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Table 5 presents some of the common methods to assess dietary intake and the advantages and disadvantages of each. There are three major types of dietary assessment tools that are useful in CKD. First, there are tools that help the clinician assess intakes of specific nutrients and energy. Examples include 24-h recalls and food records. Next are tools that help one to assess dietary patterns that may vary greatly from day to day (e.g. between sick and well days, or between dialysis and non-dialysis days). Examples include 2-day assisted food records and diet history. Finally, tools that assess eating-related QOL in kidney

Table 3

Major Challenges and Nutritional Status at Various Stages of Chronic Kidney Disease (26,27,33—36)

Table 3

Major Challenges and Nutritional Status at Various Stages of Chronic Kidney Disease (26,27,33—36)

CKD stagea GFR (rnl/m in/ 1.73m2)

Protein-energy malnutrition

Body composition (lean body mass, fat mass deficit)

Micronutrient deficiencies

Dietary intake

Anemia

Bone disease

Fluid retention

1 GFR>90

2 GFR 60-89

?

?

3 GFR 30-59

t

t

t

;

t

t

4 GFR 15-29

tt

tt

tt

44

tt

tt

t

5 GFR <15 (or

ttt

ttt

ttt

444-

ttt

ttt

tt

dialysis)

"Adapted from ref. (25). CKD, chronic kidney disease; GFR, glomerular filtration rate; f = increase; |= decrease; ? = not certain.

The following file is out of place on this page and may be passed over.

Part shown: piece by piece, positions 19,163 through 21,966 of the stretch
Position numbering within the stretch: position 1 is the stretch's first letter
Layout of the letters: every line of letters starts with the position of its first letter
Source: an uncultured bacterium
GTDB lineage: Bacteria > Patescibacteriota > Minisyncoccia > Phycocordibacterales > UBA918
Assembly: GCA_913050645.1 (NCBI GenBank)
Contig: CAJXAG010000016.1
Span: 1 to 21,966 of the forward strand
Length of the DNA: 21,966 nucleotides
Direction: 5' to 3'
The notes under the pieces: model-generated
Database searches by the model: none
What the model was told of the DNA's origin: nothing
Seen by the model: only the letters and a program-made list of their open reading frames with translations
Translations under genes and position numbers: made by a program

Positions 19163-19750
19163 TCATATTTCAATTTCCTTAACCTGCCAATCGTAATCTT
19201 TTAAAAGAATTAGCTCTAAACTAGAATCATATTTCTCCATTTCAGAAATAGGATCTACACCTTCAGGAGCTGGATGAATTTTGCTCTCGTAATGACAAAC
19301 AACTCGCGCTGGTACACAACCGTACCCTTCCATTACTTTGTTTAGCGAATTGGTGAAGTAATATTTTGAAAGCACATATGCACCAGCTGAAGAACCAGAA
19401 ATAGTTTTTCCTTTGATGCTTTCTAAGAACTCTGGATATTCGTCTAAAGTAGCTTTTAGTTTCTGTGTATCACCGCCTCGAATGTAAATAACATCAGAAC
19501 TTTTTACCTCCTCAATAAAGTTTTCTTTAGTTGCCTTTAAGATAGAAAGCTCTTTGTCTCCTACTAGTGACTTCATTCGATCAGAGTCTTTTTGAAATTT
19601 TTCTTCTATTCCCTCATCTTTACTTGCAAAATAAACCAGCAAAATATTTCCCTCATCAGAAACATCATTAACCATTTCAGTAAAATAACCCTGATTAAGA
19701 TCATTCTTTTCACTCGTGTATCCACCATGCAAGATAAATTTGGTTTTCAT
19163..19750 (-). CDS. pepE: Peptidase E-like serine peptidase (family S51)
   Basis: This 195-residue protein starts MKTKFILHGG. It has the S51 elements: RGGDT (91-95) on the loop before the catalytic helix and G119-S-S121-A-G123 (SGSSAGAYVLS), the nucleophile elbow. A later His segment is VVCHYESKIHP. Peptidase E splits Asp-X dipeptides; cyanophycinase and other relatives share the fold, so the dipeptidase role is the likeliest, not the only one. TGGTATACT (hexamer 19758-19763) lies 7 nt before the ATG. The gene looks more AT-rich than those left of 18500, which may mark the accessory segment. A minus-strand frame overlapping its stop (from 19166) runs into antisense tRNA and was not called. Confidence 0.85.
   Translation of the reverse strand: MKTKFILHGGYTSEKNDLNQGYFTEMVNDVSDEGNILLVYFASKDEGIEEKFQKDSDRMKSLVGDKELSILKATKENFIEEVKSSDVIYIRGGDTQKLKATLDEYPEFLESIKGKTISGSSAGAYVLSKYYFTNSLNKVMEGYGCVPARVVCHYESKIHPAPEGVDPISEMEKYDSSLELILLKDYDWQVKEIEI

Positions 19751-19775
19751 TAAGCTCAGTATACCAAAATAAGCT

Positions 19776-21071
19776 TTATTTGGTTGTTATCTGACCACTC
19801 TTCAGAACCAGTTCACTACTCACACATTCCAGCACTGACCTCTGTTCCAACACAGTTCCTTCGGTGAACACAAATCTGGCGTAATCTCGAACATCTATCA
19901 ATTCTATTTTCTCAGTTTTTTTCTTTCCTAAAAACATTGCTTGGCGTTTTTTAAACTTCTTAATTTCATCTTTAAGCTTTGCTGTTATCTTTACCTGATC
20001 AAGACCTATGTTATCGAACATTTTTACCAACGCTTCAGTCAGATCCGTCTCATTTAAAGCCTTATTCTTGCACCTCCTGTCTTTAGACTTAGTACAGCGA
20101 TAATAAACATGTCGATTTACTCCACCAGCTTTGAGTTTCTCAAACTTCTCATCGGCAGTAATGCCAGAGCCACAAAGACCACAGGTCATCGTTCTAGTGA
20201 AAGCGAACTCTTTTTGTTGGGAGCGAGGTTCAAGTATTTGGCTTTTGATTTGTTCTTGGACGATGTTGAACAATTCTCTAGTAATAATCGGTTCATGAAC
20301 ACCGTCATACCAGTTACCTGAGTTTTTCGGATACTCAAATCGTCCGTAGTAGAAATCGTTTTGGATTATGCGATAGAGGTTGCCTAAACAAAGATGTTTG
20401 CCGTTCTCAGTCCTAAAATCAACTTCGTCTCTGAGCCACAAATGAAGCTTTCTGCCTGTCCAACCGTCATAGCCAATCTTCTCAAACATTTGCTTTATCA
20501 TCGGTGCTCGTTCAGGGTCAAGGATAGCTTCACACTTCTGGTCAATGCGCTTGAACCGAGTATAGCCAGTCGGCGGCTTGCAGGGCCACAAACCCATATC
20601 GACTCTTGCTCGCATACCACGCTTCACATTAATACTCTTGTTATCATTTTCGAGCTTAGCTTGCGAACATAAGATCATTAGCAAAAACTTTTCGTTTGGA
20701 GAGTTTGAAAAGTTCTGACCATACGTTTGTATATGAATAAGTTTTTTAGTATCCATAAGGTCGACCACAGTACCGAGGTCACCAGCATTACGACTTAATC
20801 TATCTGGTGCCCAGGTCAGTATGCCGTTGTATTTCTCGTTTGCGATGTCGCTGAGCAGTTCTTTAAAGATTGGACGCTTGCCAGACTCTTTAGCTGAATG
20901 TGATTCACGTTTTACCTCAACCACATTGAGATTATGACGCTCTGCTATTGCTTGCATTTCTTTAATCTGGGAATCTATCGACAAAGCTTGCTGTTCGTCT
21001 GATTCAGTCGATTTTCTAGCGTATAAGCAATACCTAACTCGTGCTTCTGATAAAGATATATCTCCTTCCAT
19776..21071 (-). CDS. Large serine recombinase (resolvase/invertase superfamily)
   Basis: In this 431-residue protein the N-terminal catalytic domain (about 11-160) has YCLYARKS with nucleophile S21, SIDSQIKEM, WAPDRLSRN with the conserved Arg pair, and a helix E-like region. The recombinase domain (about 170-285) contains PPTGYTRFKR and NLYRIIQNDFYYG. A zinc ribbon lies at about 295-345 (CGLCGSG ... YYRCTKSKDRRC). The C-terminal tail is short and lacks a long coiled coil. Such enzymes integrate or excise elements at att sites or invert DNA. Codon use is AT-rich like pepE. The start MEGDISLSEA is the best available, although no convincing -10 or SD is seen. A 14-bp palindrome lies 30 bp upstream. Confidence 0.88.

"Adapted from ref. (25). CKD, chronic kidney disease; GFR, glomerular filtration rate; f = increase; |= decrease; ? = not certain.

Table 4

Key Nutrients for Dietary Assessment in Chronic Kidney Disease (26,80,74)

CKD stage

Energy

Protein

Calcium

Phosphorus

Iron Vitamin D Potassium

Other vitamins and minerals

Fluid

2 GFR 60-89

3 GFR 30-59

4 GFR 15-29

5 GFR <15 (or dialysis) KDOQI standards for stage 4 and 5

Maintenance dialysis (HD, PD)

Age > 60 years 30-35 Age < 60 years 35 Age > 60 years 30-35 Age < 60 years 35

1.5 gm/day <2.0-2.5 gm/day including binder load <2.0-2.5 gm/day including binder load

10-12 mg/gm protein or 10 mg/kg/day

10-12 yitmg/gm protein or <900 mg/day

Indivi- Individualized dualized

Indivi- Individualized dualized

Usually unrestricted unless high

2-3 gm/day adjusted for the serum levels

DRI: B-complex Maintain balance

C: 60-100 mg B6: 2mg Folate: 1 mg B12: 3 /xg Other vitamins: DRI E: 151U Zn: 15 mg

Maintain Balance

DRI, Dietary Reference Intake; GFR, glomerular filtration rate; KDOQI, Kidney Disease Outcomes Quality Initiative; HBV, high biological value; HD, hemodialysis; PD, peritoneal dialysis; +, Need modification; ++, more intense modification; +++, most intense modification.

Table 5

Dietary Intake Assessment Tools for Chronic Kidney Disease (CKD) patients

Dietary Intake Methods

Assessment method nutrient intake

Description

Strengths

Weakness

24-h recall

Food record

Clinician assists the patient to recall food intake of previous 24 h. Using food models or pictures can help the patient to identify portion size (46-52,85)

Food records provide information on intakes of food and beverages (and dietary supplements) over specific periods. The most common food record includes 3 days which include 2 weekdays and 1 weekend day (46,53,57,61,64,65,85)